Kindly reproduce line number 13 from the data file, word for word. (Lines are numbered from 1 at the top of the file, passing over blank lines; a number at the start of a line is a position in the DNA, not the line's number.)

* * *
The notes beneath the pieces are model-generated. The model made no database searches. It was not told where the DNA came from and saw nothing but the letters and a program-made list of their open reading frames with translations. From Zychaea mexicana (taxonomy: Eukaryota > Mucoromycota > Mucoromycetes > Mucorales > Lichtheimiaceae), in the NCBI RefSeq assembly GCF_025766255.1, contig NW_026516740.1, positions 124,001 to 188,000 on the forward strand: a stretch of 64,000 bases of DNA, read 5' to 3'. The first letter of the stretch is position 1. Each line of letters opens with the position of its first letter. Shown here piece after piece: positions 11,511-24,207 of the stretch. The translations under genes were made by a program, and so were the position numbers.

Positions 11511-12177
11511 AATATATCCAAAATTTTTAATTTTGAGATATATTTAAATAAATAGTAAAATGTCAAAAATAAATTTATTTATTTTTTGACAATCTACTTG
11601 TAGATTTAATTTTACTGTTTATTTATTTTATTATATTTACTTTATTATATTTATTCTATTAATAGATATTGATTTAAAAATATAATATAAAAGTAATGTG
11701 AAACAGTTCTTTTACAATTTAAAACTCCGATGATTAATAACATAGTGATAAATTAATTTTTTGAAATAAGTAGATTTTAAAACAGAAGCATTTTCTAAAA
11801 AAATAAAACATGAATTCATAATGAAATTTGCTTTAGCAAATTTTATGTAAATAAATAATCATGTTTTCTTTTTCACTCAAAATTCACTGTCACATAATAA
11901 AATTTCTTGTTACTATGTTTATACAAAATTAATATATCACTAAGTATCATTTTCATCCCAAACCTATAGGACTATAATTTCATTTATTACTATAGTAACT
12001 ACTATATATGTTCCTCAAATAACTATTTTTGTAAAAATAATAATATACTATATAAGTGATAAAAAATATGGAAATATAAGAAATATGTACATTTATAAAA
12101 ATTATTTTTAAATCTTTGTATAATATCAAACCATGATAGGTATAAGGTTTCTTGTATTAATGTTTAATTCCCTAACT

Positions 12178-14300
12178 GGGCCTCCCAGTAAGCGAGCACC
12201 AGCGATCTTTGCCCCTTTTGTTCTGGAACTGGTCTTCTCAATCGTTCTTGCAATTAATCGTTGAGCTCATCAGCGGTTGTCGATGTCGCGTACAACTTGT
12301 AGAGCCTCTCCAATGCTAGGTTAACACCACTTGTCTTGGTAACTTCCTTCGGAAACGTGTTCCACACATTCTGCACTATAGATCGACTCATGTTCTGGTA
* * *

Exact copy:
12301 AGAGCCTCTCCAATGCTAGGTTAACACCACTTGTCTTGGTAACTTCCTTCGGAAACGTGTTCCACACATTCTGCACTATAGATCGACTCATGTTCTGGTA